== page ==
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London: The United Kingdom’s official death toll from the COVID-19 pandemic has risen above 150,000, government figures showed, following a record wave of cases caused by the Omicron variant.
Some 313 deaths within 28 days of a positive test were reported on Saturday, taking the total number of fatalities on this measure to 150,057.
A wall of remembrance for COVID-19 victims near St Thomas’ Hospital on in London, England. Credit:Getty Images
A broader but less timely measure of deaths with COVID-19 on the death certificate – which includes deaths early in the pandemic when testing was limited – stood at 173,248 as of the last data on December 24.
“Coronavirus has taken a terrible toll on our country and today the number of deaths recorded has reached 150,000,” Prime Minister Boris Johnson said in a statement. “Our way out of this pandemic is for everyone to get their booster or their first or second dose if they haven’t yet.”
Britain has recorded a surge of cases linked to the Omicron coronavirus variant in recent weeks, though death rates have been lower than during previous infection waves.
Ambulances line up at St Thomas’ Hospital in London. Britain recorded a surge of Omicron cases in recent weeks, though death rates have been lower than in previous infection waves.Credit:Getty Images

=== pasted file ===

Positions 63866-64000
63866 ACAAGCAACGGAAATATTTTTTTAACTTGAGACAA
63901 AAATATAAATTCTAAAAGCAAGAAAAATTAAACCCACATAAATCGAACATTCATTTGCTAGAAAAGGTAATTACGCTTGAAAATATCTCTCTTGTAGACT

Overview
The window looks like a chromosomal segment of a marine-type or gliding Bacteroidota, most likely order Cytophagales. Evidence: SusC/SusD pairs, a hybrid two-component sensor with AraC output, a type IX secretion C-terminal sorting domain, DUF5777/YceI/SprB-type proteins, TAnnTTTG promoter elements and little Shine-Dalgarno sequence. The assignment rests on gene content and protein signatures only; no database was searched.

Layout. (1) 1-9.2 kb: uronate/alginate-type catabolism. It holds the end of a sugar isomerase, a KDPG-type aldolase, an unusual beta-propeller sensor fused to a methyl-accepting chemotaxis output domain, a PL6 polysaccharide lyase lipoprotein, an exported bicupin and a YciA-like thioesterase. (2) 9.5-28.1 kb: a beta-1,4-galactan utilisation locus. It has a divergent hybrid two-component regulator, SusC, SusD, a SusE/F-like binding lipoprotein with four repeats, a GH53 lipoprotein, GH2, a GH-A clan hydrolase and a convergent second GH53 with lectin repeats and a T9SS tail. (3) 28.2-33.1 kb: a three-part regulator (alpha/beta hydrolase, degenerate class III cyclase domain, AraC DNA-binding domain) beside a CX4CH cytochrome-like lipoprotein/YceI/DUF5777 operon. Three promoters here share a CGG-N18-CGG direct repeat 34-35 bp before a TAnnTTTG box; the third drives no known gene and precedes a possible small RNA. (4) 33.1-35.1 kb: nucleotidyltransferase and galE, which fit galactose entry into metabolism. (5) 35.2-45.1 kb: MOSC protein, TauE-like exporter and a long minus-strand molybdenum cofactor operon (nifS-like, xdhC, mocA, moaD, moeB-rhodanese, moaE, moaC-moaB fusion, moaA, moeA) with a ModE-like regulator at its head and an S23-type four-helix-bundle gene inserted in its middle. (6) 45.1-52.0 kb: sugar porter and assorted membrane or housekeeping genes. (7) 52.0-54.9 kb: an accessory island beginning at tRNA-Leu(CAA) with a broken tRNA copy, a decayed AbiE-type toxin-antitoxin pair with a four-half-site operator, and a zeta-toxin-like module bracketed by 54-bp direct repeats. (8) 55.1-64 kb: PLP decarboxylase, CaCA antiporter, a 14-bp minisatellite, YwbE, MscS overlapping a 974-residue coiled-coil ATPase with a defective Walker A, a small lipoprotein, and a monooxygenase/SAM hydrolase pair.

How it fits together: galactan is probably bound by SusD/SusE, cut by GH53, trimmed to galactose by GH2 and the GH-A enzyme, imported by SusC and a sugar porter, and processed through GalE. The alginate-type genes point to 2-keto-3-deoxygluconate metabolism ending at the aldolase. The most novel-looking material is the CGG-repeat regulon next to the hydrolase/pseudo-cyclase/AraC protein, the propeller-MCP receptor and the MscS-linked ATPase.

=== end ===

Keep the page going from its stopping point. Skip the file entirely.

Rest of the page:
The government has focused on rolling out booster vaccinations – which have reached more than 60 per cent of the population – rather than requiring a return to the lockdown measures seen earlier in the pandemic.
Some 1.227 million people tested positive for COVID during the past seven days, 11 per cent more than the week before, while the weekly number of deaths was up 38 per cent on the week before at 1271.
There are tentative signs the number of new cases may have peaked, with 146,390 new cases reported on Saturday, down from the record 218,724 recorded on January 4.
Britain’s cumulative death toll is the second-highest in absolute terms in Europe, behind only Russia’s.
But on a per-head basis, the United States, Italy, Belgium and several countries in eastern Europe have higher cumulative death rates.
Britain’s death rate is 7 per cent higher than the European Union average, according to figures collated by Our World in Data.
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